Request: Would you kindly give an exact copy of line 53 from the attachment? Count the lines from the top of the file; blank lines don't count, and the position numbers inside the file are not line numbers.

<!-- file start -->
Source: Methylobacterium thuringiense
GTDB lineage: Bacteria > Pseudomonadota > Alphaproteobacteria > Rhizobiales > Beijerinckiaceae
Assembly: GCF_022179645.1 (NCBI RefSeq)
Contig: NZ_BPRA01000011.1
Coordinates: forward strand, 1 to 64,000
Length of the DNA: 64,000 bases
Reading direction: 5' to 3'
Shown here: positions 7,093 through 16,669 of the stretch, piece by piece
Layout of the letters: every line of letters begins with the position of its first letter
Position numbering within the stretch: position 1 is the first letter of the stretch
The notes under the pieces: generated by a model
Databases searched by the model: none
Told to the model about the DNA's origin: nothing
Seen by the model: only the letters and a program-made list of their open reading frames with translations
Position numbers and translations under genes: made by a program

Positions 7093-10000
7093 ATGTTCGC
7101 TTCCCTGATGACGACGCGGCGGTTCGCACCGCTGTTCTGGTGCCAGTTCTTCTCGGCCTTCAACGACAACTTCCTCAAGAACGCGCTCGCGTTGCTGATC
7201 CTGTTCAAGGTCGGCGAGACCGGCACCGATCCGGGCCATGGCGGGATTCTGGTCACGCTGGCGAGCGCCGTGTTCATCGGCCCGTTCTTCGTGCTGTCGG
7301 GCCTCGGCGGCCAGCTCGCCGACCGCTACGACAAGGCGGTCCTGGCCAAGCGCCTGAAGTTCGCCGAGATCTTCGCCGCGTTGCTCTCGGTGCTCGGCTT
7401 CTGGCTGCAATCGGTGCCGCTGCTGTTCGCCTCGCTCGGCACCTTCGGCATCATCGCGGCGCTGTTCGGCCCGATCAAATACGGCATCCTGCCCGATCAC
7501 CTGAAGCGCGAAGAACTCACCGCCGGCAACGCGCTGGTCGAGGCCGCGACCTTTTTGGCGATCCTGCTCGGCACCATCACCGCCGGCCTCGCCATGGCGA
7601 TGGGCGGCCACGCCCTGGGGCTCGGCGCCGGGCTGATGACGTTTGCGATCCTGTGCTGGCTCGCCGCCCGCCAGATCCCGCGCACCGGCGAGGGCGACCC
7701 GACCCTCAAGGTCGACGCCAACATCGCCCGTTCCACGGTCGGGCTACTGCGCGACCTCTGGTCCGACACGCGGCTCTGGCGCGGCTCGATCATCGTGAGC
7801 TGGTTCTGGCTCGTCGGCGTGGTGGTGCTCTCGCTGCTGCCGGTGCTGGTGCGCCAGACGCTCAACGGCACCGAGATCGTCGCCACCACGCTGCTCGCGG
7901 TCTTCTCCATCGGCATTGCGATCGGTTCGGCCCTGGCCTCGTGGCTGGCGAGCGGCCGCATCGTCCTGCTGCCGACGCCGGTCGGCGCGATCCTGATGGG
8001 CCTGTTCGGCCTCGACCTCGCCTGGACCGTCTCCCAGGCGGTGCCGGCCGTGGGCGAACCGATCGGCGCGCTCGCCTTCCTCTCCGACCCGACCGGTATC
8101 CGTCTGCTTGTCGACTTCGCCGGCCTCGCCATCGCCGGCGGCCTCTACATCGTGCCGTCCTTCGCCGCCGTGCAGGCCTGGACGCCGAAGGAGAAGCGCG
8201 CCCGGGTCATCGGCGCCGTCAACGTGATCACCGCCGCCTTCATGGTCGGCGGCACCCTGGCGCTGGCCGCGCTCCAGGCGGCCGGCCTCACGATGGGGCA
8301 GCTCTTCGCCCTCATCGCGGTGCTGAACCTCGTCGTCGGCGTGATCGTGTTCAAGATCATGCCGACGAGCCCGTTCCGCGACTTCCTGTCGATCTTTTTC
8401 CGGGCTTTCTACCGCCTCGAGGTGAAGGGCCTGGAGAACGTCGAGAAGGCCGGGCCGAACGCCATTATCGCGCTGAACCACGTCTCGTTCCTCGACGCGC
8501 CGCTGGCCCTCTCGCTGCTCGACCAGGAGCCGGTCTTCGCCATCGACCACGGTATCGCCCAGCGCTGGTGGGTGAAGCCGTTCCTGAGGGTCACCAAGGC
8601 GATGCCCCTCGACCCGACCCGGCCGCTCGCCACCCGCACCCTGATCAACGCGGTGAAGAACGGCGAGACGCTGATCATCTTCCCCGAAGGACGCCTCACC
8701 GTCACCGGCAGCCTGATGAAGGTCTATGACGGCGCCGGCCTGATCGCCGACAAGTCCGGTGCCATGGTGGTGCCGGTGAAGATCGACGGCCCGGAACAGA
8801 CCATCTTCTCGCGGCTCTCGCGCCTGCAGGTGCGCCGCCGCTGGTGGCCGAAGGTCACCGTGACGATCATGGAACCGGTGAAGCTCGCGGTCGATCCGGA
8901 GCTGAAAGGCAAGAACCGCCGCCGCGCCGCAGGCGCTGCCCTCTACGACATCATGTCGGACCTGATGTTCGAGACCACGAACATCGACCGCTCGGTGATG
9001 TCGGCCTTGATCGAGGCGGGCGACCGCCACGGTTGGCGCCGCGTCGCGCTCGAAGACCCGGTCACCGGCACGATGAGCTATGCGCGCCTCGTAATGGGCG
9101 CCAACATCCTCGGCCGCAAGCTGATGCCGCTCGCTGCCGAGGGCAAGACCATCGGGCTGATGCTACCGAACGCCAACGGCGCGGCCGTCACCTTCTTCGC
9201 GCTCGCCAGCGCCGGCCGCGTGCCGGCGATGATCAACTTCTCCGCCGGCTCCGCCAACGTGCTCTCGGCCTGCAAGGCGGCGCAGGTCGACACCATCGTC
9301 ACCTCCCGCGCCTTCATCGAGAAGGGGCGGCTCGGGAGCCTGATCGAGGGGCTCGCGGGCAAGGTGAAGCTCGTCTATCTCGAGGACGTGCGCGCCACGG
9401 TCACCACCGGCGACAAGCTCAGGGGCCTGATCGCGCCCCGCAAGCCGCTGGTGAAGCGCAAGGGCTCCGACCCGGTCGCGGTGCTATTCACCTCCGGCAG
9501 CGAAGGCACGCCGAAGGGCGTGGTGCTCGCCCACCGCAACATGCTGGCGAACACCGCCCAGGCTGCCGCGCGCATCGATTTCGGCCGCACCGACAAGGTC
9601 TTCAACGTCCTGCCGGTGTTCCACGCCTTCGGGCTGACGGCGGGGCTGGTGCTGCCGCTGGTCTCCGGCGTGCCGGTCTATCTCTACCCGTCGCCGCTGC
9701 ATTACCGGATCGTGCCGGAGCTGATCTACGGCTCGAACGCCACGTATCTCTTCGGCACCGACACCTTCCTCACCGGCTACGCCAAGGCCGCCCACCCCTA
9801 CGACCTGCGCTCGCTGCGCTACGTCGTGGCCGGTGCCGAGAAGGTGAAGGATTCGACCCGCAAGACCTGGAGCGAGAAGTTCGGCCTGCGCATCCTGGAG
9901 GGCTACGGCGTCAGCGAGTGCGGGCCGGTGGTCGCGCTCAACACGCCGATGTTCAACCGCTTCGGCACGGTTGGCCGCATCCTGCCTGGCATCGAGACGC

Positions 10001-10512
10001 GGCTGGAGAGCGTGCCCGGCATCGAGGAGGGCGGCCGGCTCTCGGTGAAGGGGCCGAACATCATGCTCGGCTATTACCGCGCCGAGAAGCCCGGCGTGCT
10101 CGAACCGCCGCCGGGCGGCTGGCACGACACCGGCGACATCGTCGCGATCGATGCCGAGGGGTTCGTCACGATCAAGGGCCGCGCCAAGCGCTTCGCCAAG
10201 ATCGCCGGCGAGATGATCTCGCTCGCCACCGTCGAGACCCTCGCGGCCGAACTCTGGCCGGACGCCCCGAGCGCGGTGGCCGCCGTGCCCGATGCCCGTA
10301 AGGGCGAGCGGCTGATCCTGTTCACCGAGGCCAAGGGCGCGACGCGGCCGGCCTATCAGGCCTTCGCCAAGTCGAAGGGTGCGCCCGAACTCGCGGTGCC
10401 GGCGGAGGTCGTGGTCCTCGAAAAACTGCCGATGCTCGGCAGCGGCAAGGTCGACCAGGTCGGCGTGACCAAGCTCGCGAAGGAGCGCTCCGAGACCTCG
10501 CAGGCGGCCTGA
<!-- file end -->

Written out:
10501 CAGGCGGCCTGA